Another thought: All children want their parents' attention and this can be very difficult to deal with, especially in an active household with a lot of young children. Many children work some way of getting and holding a parent's attention, some of which are not pleasant, putting a parent in the position of necessity, in that he or she must deal with a situation immediately… With the result that the child who is good, considerate and more mature ends up being ignored. In terms of attention this means that the more problems you have or the more trouble you cause the more attention (reward) you get; and the nicer you are the less attention (punished) you get. Is that really what we want to teach our children?

Take a step back and look through your daughter's eyes for a day. Then decide if her objections have some validity. Next you will have to decide what you are going to do about it. All children need some attention and your daughter is clearly indicating that she feels she does not get enough.

Wishing you and your family all the best!

Mother Burn Out II

February 15, 2009

Dear Tzippora,

I read your response to the woman with mother burn-out, and I realize that I am probably also suffering from burn-out, but a much worse case than her. And though your suggestions were probably good for her, none of them apply to me. For instance, you recommended taking a course. But I can't think of anything I would like to do. Instead I lie in bed all day, and only manage to drag myself out of bed and get dressed before the kids come home from school. Sometimes, I don't even manage getting dressed. You also recommended going away for a small vacation with a friend, family member, or spouse. But going anywhere or doing anything seems like way too much of a hassle. I just want to be left alone. By everybody! I feel very guilty about being so unmotivated and reclusive, but I can't seem to change it. I tell myself that I am such a bad mother, but it just makes me more depressed. Please help,

Really Really Really Burnt-Out

Dear Really Burnt-Out,

Unfortunately, your situation sounds more serious than a simple case of burn-out. It sounds like clinical depression. Depression is an illness, characterized by feelings of worthlessness, hopelessness, sadness, and futility. Although post-partum depression has been getting a lot of attention these days, the fact is there are other forms of depression which are just as serious and debilitating. Depression can strike at any time, including during pregnancy itself, after a miscarriage, or after another form of life trauma. Sometimes it is not possible to identify a trigger at all.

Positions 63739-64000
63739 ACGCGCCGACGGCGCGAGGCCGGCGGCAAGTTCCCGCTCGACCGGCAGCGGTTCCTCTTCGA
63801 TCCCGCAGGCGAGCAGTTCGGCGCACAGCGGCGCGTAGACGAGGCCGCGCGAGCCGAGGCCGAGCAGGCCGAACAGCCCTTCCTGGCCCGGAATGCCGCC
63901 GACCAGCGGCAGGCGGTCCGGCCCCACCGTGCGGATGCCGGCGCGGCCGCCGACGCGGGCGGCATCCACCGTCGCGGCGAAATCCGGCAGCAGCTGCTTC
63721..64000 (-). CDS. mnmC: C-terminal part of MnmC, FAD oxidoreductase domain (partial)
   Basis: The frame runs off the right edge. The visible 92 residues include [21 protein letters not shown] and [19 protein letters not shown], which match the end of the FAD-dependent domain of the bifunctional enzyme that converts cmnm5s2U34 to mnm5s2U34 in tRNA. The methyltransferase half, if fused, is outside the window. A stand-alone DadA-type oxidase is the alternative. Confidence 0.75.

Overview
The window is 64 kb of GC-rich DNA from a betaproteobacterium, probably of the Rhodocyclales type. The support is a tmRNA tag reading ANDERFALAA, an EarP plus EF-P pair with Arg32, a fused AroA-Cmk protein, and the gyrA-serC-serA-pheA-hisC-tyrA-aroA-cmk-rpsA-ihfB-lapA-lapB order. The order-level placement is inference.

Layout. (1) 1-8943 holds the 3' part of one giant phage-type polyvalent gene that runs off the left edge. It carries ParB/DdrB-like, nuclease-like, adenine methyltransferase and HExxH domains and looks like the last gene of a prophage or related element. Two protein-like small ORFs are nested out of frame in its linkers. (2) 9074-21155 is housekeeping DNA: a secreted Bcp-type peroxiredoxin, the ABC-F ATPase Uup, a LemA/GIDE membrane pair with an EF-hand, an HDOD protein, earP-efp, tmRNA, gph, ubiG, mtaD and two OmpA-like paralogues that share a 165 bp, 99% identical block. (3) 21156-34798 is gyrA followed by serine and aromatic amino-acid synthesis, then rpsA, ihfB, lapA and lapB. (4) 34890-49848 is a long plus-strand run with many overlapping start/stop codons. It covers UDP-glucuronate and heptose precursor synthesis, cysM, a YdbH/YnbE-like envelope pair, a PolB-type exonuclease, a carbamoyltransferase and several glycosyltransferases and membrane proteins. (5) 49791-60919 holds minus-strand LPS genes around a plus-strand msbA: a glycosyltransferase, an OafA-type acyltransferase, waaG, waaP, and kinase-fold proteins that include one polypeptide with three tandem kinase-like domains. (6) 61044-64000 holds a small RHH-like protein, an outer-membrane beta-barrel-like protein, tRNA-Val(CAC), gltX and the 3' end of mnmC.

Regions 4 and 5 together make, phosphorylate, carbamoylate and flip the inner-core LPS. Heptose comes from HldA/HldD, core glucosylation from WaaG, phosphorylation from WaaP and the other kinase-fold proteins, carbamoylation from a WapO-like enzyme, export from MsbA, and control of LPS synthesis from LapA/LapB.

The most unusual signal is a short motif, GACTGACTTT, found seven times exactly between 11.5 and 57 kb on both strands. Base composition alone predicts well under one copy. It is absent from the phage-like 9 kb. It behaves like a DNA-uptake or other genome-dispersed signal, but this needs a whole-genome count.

If left untreated, depression does not go away on its own. People do not simply snap out of being depressed. Conditions such as dsythemia can linger quietly for years, making family life and life in general feel unmanageable and overly burdensome.

For the sake of your children and yourself, it is important to seek professional help. Get a referral for a therapist from your family doctor, or ob-gyn, and make an appointment right away. The sooner you begin treatment, the sooner you will begin feeling better. If you need to take medication, then do so. Medication can help you feel better faster, and why suffer unnecessarily?

However do not just get a prescription from your doctor and skip the therapy. Medication alone without therapy is not sufficient to help you make the changes you need to reclaim your life. Don't worry about the money right now. Tell yourself that a functioning mother is a gift to your children, a gift that is worth much more than dolls, bikes, or even sleep-away camp.

You did not choose to be depressed, and you cannot choose to be un-depressed. However, you can choose to take action. G‑d does not want you to suffer. Taking care of your health, including your emotional and psychological health is a mitzvah, and our Sages teach that we should treat this mitzvah with the utmost seriousness.

Teasing and Name Calling

February 8, 2009